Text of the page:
Bone placement is different from particle effect placement in that bones may be stacked by the dozen at the same coordinate while particle effects for CSO's each need to be spaced a minimum of ½ meter apart. Although at a glance placing every bone at X+Y+Z=0 may appear confusing (for example, if your train car has four doors, two on the left and two on the right that would be around twenty bones in one place), bones may be grouped and their groupings temporarily spread out so that each group may be checked to ensure all the required bones and set points have been added. Just move all the groups back to X+Y+Z=0 before Importing. We give tips on a clean, efficient way to do this here under our header Creating Your Bones and Set Points.

The most efficient way to work with effect points in SketchUp is to group them, after which they may be conveniently moved or hidden. Even while grouped they will export to ASE individually so they don't need to be ungrouped before Importing.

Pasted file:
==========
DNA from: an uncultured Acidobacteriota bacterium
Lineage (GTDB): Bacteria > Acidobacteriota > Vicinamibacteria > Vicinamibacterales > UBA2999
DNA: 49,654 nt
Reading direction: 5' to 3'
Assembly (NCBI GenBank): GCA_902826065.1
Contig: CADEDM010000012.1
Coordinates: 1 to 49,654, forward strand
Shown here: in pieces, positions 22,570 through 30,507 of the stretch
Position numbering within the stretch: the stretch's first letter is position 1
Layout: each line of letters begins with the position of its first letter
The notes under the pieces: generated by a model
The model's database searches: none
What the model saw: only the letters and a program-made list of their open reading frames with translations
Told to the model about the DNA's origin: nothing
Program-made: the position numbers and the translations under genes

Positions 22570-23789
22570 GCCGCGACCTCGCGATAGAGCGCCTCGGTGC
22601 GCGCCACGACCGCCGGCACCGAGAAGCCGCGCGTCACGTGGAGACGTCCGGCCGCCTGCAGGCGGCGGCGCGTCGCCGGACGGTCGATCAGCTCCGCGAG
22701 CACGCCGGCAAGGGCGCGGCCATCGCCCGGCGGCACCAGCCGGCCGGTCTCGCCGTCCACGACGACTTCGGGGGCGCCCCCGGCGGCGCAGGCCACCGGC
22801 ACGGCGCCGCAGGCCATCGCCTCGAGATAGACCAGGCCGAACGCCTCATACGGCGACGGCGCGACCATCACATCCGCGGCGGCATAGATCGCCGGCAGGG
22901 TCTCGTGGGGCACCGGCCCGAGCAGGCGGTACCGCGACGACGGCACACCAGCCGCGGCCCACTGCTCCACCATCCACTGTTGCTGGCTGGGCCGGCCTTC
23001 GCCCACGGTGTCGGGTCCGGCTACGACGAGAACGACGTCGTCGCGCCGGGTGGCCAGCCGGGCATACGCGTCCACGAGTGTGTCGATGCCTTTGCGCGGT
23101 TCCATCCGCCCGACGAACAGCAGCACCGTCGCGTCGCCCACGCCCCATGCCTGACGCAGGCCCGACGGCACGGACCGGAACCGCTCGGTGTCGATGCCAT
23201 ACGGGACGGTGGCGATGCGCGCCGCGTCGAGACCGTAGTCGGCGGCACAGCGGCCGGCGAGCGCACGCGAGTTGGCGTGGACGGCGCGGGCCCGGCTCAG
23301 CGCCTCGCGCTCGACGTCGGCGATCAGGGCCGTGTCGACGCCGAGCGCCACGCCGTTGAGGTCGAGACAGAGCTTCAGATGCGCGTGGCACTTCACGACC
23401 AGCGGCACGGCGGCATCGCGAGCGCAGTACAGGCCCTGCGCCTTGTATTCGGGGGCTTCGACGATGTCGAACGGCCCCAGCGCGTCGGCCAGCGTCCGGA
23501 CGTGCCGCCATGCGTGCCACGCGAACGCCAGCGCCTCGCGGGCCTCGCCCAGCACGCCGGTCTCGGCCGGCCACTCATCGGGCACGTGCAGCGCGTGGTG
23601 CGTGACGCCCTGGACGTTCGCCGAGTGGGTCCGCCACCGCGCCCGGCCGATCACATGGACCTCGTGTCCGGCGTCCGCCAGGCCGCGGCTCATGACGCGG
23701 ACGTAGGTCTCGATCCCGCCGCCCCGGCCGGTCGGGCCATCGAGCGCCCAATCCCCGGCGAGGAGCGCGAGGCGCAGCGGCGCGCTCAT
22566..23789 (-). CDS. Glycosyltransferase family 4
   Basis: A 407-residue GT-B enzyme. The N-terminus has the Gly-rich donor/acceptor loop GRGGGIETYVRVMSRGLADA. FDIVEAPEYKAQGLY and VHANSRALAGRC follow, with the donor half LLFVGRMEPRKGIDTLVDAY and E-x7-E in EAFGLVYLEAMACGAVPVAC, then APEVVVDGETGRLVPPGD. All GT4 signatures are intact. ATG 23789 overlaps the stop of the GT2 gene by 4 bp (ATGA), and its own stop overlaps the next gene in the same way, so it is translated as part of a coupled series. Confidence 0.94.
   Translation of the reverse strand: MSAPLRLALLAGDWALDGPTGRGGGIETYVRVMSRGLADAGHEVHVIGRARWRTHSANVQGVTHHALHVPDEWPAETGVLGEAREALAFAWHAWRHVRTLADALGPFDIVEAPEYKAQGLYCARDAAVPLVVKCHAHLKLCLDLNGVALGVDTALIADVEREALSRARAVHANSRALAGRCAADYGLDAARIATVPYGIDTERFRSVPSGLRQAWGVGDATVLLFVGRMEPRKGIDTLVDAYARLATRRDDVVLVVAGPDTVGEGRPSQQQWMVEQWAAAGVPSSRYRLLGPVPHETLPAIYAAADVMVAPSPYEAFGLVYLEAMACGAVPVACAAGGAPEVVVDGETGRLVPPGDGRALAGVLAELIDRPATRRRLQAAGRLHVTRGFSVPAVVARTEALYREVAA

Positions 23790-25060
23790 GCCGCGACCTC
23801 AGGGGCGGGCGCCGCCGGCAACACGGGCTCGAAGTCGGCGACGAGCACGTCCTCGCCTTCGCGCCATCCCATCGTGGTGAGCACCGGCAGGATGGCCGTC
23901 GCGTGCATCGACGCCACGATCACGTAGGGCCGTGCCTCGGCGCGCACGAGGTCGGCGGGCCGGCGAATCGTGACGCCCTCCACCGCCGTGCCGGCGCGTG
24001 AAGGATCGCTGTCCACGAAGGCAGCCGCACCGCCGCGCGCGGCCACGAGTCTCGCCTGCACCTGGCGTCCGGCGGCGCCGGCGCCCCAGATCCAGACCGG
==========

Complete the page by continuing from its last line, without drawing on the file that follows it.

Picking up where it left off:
Creating Our XML's

To start we give a complete description of the aforementioned A, B, C, and D:



restraints raising

doors opening

After guests have ridden the ride this is the part of the animation that opens car doors and raises restraints just prior to guests disembarking. Through the Opening sequence we tell the game engine what bone to move, where to move it, how to move it there, and the length of time that any of these movements are to take place. This is the place to get specific with our rotate and/or translate values and it's up to us how long each part of this cycle lasts. In addition to ride and train cars being modeled in their ClosedIdle positions it is also recommended that we start with Opening because this sequence prepares the ride for the next load of guests. If no transition times is entered here restraints and doors will simply snap into their opened positions.



restraints locked into risen position

doors held in opened state